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A Beginner’s Guide To Losing The Man Fat!

The first thing I’m going to tell you is, don’t go on a diet. Why? Because most diets are not based on sound nutritional principles. Learn more from these principles, nutrition tips, and workouts!

Before we get started, the first thing I’m going to tell you is this: Don’t go on a diet. Period. Why? Because most diets are not based on sound nutritional principles. Instead, read this article to learn more about the basic principles of weight loss, along with some great nutrition tips and workouts you can do in the gym!

Losing weight comes down to one very basic idea: Take in fewer calories than your body uses. So let’s start by figuring out how many calories your body burns on a typical day.

How Many Calories Do You Need?

We’re all different, so the number of calories we need every day differs, too. How much energy you burn depends on your age, your size and weight, and your activity level. This total amount you burn is known as your total daily energy expenditure (TDEE). You can get a good idea of your TDEE by using this calculator.

To use the calculator, provide your statistics, then select “fat loss” as your goal. Pick an activity level that matches how active you really are. If you say you’re more active than you are, the calculator will give you more calories per day. If you consume all of them, you’ll gain weight. Only by being honest about your activity level can you start to lose weight.

Once you know how many calories you need, you can figure out what kinds of foods you should eat to get those calories. We can help you quickly figure out those numbers, then get you started on meal plans that’ll help you lose body fat—and exercises to help you stay strong!

What Are Your “Macros”?

The most successful weight-loss programs are the ones that combine a good meal plan with the right kind and amount of exercise. But meal planning can be intimidating at first. Some people grow up eating nothing but junk food and never learn about nutrition.

Foods haven’t always had nutrition panels on their labels, so many people didn’t have an opportunity to learn how to compare the macronutrients (macros) in the food they buy. It wasn’t that long ago that people never though in terms of protein, carbs, or fats. It was just “food.” We’ve come a long way since then.

Food consists of three macronutrients:

  • Protein
  • Carbohydrates
  • Fats

The human body is made mostly of water. After that comes protein. You need protein every day to perform thousands of functions in the body. Your body works by breaking the protein down into different combinations of amino acids, the “building blocks” of protein.

Carbohydrates are the preferred form of fuel for your body’s energy needs. Simple or sugary carbs have their place when you need fast energy, but for the most part you should eat complex or slow-burning carbs (we’ll give you examples of these later). The thing about carbs, though, is that after you consume all the carbs your body needs for immediate energy, any excess carbs will be stored as body fat.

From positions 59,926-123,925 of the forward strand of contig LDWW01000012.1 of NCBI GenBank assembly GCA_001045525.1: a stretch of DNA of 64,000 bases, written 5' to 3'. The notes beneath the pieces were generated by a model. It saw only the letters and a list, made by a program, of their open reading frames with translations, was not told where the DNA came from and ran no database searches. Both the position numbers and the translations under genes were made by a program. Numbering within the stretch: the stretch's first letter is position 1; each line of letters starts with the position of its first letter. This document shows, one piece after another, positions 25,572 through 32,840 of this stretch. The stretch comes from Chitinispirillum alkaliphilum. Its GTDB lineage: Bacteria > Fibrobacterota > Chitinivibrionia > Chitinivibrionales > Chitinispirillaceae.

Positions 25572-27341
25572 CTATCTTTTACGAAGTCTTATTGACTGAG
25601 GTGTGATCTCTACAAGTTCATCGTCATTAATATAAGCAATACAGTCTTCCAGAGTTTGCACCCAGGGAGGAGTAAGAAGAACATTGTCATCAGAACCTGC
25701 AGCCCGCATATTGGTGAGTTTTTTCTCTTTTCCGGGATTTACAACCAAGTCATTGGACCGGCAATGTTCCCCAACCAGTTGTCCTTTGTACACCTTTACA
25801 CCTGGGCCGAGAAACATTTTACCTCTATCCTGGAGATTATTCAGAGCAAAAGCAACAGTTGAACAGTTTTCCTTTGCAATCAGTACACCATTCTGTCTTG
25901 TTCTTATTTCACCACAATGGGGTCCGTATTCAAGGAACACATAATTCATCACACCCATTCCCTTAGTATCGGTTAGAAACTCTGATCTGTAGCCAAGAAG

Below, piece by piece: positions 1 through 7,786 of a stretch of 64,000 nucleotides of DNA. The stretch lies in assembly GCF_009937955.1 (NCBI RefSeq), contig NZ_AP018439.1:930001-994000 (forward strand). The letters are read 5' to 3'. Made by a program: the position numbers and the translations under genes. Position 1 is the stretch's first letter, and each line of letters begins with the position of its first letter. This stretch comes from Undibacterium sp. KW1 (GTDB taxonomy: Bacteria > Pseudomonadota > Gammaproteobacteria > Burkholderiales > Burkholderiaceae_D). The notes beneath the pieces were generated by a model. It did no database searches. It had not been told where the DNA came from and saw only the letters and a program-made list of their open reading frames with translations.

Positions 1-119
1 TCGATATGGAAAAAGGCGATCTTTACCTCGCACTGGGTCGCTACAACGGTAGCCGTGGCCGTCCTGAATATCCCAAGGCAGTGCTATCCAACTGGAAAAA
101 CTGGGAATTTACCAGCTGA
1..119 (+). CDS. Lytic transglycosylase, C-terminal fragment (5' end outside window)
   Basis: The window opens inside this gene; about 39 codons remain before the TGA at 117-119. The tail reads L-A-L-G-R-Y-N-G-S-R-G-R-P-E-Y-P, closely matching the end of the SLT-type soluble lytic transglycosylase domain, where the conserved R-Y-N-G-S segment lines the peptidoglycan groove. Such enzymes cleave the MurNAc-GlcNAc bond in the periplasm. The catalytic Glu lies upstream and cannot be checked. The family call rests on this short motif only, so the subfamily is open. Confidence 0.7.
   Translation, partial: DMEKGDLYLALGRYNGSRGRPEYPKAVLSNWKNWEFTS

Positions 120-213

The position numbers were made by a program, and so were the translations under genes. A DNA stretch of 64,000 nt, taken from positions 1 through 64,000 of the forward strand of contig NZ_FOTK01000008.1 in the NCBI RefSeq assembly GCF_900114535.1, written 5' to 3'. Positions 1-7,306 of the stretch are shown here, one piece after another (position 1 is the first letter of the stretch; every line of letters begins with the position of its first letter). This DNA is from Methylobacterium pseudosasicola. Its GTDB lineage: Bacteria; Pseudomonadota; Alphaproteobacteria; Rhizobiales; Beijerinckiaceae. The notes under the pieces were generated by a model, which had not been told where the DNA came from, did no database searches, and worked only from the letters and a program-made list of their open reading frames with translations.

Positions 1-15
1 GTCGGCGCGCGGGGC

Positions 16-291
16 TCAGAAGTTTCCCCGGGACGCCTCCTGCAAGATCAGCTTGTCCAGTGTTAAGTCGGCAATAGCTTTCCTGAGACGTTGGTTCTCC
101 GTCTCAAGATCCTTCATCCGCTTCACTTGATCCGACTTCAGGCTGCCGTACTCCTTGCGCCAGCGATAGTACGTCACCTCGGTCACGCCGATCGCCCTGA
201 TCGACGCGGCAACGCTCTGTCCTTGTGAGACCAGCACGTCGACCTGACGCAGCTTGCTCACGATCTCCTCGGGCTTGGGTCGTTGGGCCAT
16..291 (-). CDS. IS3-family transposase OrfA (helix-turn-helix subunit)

Body fat has a number of purposes, too. Our bodies store energy in fat tissue, which also keeps us insulated from high and low temperatures, and protects our vital organs. But there are good and bad types of body fat. Most of us eat way too much fat—especially saturated fat and trans fat. We need fats, we just need more of the right ones.

Your carb intake can be a little higher on days when you know you’re going to be physically active. On days when you do cardio exercises like running or biking, you’ll lose fat faster if you work out on an empty stomach.

Protein shakes are a good way to get macronutrients after you’ve been working out. When possible, though, get your macros from whole foods.

There’s Food, Then There’s the Right Food!

Macronutrients

Protein

Good protein comes in many forms:

  • Lean red meat
  • Chicken (no skin)
  • Turkey
  • Fish
  • Low-fat dairy

This is just the beginning of the list of good proteins. Don’t be afraid to eat whole eggs, since most of the nutrients are in the yolk. Avoid processed meats, meats high in fat, and full-fat dairy.

Carbs

The glycemic index (GI) is a measure of a food’s ability to elevate blood sugar. In general, the lower the number, the better the carb choice. The best carbohydrate choices—the ones that are low on the GI scale—include:

  • Sweet potatoes
  • Yams
  • Beans
  • Corn
  • Brown rice
  • Oatmeal
  • Whole-grain products
  • Veggies (these are fibrous carbs)
  • Strawberries
  • Bananas
  • Pears
  • Grapefruit
  • Apples

Carbs to avoid include:

  • Cookies
  • Cakes
  • Pastries
  • Candy
  • White flour
  • High sugar foods

Fats

As with carbs, some people think that the way to lose weight is to cut out every scrap of fat in their diet. But you need fats to give your body the nutrients it needs—and to make yourself feel full so you won’t feel so hungry between meals. Some good fats include:

  • Cold-water fish
  • Low-fat cheeses
  • Sunflower seeds
  • Walnuts
  • Almonds
  • Peanut butter
  • Olive oil
  • Canola oil
  • Safflower oil (eat these in moderation)

Fats to avoid include:

  • High-fat meats
  • High-fat dairy
  • High-fat salad dressings
  • Deep-fried foods
  • Butter
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